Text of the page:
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Reading Prisoners

Reading Prisoners: Literature, Literacy, and the Transformation of American Punishment, 1700–1845

Jodi Schorb
Copyright Date: 2014
Published by: Rutgers University Press
Pages: 268
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  • Book Info
    Reading Prisoners
    Book Description:

    Shining new light on early American prison literature-from its origins in last words, dying warnings, and gallows literature to its later works of autobiography, exposé, and imaginative literature-Reading Prisonersweaves together insights about the rise of the early American penitentiary, the history of early American literacy instruction, and the transformation of crime writing in the "long" eighteenth century.

    Looking first at colonial America-an era often said to devalue jailhouse literacy-Jodi Schorb reveals that in fact this era launched the literate prisoner into public prominence. Criminal confessions published between 1700 and 1740, she shows, were crucial "literacy events" that sparked widespread public fascination with the reading habits of the condemned, consistent with the evangelical revivalism that culminated in the first Great Awakening. By century's end, narratives by condemned criminals helped an audience of new writers navigate the perils and promises of expanded literacy.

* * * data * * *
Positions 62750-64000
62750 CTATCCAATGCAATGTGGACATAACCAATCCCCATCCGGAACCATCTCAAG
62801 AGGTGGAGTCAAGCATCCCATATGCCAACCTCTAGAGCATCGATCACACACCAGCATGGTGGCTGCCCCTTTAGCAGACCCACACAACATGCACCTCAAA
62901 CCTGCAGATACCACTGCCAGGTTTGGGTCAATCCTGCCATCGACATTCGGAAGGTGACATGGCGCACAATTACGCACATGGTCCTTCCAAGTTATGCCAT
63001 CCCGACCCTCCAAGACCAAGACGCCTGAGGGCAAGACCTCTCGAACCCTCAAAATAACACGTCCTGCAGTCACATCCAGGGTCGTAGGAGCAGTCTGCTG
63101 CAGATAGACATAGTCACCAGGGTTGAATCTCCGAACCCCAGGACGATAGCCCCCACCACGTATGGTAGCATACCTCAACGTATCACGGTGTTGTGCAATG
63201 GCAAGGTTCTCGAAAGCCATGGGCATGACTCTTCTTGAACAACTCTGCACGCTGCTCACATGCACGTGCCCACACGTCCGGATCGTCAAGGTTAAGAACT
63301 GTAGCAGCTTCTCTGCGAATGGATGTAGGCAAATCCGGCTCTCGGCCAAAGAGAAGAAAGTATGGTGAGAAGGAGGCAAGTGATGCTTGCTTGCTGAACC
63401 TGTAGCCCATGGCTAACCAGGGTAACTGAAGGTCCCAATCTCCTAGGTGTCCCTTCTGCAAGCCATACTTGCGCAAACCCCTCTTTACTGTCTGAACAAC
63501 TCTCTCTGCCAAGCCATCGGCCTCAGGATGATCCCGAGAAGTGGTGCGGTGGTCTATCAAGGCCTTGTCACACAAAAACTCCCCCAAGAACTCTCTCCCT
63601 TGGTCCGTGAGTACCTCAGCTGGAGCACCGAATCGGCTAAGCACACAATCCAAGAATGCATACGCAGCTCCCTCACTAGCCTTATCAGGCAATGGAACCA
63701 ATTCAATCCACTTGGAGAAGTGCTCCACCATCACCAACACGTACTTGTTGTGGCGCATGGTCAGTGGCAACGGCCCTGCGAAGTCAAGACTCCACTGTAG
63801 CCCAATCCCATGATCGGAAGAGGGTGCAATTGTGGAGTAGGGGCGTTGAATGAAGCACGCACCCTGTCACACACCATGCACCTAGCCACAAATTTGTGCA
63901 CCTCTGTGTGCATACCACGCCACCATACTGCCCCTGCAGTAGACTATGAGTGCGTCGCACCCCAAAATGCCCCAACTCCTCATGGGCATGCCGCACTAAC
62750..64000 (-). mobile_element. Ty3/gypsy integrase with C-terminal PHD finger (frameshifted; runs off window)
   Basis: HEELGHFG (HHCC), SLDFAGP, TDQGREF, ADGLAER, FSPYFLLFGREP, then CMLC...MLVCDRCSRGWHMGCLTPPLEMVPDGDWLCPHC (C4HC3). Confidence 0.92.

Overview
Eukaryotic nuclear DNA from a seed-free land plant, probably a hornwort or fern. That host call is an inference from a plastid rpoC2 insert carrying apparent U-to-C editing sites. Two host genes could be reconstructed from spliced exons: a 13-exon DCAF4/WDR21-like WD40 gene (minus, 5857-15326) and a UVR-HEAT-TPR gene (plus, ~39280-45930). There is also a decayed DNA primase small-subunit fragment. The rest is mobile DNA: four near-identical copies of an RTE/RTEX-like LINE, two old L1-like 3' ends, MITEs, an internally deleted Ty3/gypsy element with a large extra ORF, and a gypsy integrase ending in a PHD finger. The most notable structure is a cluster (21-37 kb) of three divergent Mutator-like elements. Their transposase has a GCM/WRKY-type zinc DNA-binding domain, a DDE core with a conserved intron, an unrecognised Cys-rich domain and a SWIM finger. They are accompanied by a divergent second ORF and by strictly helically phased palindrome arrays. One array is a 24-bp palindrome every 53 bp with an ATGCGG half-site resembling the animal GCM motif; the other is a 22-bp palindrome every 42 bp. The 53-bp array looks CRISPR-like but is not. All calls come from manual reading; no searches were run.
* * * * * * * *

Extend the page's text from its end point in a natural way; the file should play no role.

Schorb takes us off the scaffold and inside the private world of the first penitentiaries-such as Philadelphia's Walnut Street Prison and New York's Newgate, Auburn, and Sing Sing. She unveils the long and contentious struggle over the value of prisoner education that ultimately led to sporadic efforts to supply prisoners with books and education. Indeed, a new philosophy emerged, one that argued that prisoners were best served by silence and hard labor, not by reading and writing-a stance that a new generation of convict authors vociferously protested.

    The staggering rise of mass incarceration in America since the 1970s has brought the issue of prisoner rehabilitation once again to the fore.Reading Prisonersoffers vital background to the ongoing, crucial debates over the benefits of prisoner education.

    eISBN: 978-0-8135-6268-1
    Subjects: Sociology

Table of Contents

  1. Front Matter
    (pp. i-iv)
  2. Table of Contents
    (pp. v-vi)
  3. Acknowledgments
    (pp. vii-xii)